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When can a Maryland estate executor be removed?

On Behalf of | May 12, 2024 | Probate Litigation |

Being the executor of an estate (or personal representative, as it’s called under Maryland law) can feel like a thankless job. Whether you’re a relative of the deceased dealing with your own family or you’re dealing with people you don’t know well, you may feel like no one is happy with the way you’re doing your job. 

They may, in reality, be unhappy that they weren’t chosen for the job, dissatisfied with the speed at which the estate is being settled or angry that they didn’t get the inheritance they expected. On the other hand, they could have valid grounds for your removal.

What does the law say?

That’s why it’s important to know what these grounds are under Maryland law. It’s certainly not as simple as a family member or other beneficiary not liking the personal representative or not thinking they’re the best person for the job. Whether a personal representative was designated by the deceased in their will or appointed by a probate judge, for the probate court to remove them, they must be guilty of things like the following:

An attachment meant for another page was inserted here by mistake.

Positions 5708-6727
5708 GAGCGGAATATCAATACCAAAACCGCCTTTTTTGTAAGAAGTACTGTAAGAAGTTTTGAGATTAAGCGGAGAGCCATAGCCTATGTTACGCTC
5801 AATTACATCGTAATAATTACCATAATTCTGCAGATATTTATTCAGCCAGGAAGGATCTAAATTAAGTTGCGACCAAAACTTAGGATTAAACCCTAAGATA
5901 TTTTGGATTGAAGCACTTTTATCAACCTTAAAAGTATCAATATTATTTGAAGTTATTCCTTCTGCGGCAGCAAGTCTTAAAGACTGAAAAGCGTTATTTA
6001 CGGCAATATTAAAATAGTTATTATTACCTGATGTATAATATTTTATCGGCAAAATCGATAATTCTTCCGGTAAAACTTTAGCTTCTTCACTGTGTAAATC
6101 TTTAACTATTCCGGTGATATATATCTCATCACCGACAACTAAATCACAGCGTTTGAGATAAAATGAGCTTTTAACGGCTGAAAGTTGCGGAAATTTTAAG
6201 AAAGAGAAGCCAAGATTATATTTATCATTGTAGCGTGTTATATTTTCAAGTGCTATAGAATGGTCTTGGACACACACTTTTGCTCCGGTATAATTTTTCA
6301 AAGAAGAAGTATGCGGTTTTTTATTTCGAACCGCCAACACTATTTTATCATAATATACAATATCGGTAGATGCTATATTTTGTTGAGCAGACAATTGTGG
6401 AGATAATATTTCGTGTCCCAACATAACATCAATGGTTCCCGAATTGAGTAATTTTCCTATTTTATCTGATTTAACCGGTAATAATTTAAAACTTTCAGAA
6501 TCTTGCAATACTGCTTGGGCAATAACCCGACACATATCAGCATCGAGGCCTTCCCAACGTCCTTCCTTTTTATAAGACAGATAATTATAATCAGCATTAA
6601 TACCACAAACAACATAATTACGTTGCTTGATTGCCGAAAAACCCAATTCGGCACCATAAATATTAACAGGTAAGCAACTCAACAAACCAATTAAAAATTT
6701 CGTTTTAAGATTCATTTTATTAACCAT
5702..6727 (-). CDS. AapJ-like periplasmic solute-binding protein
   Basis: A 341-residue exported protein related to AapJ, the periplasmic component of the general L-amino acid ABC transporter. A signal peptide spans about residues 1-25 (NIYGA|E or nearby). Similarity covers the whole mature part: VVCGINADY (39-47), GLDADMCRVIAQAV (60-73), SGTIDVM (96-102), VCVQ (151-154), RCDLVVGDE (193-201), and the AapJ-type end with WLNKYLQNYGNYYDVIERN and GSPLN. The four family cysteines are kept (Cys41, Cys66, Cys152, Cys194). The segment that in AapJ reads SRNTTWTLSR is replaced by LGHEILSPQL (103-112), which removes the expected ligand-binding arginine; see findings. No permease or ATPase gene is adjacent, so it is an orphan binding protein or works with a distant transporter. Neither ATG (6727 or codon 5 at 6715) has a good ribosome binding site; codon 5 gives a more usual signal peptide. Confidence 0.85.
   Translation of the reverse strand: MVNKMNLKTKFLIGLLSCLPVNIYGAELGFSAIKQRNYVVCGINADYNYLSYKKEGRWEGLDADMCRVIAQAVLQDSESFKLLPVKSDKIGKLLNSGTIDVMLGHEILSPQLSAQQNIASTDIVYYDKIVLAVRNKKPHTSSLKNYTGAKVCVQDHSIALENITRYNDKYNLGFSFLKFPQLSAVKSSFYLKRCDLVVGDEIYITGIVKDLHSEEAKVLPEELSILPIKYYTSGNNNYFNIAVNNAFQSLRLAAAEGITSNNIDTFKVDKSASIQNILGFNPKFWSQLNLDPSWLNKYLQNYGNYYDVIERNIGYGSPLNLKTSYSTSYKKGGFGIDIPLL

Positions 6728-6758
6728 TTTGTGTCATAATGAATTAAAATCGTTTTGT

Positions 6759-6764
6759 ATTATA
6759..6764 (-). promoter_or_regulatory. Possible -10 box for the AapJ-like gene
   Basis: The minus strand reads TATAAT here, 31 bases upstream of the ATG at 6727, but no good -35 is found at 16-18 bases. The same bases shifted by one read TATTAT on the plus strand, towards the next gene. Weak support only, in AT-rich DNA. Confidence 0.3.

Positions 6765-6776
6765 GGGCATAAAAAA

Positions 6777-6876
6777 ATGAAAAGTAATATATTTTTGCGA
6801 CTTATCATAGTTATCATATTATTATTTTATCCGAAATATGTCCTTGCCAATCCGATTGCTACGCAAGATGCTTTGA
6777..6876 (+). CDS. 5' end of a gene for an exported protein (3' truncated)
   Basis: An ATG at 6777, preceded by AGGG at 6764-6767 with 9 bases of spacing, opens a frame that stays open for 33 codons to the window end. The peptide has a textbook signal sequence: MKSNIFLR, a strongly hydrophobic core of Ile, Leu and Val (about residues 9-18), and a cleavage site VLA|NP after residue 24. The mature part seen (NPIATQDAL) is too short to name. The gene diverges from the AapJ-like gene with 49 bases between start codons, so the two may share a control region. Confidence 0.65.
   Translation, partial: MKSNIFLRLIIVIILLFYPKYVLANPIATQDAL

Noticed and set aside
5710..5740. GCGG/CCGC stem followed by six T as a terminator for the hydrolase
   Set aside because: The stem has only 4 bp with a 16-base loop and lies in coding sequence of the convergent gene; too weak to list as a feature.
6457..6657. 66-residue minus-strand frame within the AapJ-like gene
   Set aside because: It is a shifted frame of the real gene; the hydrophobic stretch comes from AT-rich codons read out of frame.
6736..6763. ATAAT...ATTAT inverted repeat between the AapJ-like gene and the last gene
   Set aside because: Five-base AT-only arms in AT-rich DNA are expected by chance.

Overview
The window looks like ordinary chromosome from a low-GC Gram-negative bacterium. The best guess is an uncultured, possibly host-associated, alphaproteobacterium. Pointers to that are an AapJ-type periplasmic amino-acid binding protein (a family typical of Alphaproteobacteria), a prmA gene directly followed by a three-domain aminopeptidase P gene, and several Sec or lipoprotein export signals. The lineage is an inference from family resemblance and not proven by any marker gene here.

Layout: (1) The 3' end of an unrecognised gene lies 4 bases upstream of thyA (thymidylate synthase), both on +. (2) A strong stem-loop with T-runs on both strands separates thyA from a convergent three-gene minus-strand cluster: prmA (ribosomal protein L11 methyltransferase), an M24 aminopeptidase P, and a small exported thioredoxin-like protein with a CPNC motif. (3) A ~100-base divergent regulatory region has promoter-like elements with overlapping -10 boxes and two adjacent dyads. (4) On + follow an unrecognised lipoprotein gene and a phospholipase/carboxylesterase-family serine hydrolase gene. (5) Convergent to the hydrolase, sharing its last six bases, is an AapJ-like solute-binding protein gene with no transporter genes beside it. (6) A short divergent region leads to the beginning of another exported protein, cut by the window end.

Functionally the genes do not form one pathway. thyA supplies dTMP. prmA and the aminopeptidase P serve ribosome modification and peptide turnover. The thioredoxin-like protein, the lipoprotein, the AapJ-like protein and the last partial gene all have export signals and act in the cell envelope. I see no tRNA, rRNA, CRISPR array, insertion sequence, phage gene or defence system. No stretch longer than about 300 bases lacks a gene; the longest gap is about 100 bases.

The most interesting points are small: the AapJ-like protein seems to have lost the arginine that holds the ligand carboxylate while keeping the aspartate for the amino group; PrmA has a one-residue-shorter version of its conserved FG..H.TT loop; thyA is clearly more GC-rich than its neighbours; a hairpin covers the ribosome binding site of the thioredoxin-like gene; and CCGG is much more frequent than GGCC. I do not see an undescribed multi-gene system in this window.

• Misrepresenting “material facts in the proceedings leading to the personal representative’s appointment”
  • Intentionally disregarding a court order
  • Mismanaging property
  • Failing “to perform a material duty pertaining to the office”

A person can also be removed if they’re determined to be “unable or incapable” of doing the job. The law notes that even if there’s cause for removal, a court may keep them in the position if it “would be in the best interests of the estate and would not adversely affect the rights of interested persons or creditors.”

If someone is seeking to remove you for any reason listed in the law, they have to provide evidence to the court. If you find yourself the target of a removal effort, it’s wise to get experienced legal guidance. Even if you’re willing to give up the role rather than fight, if you’re being accused of mismanaging or stealing assets, there could be serious personal consequences. It’s crucial to protect your rights.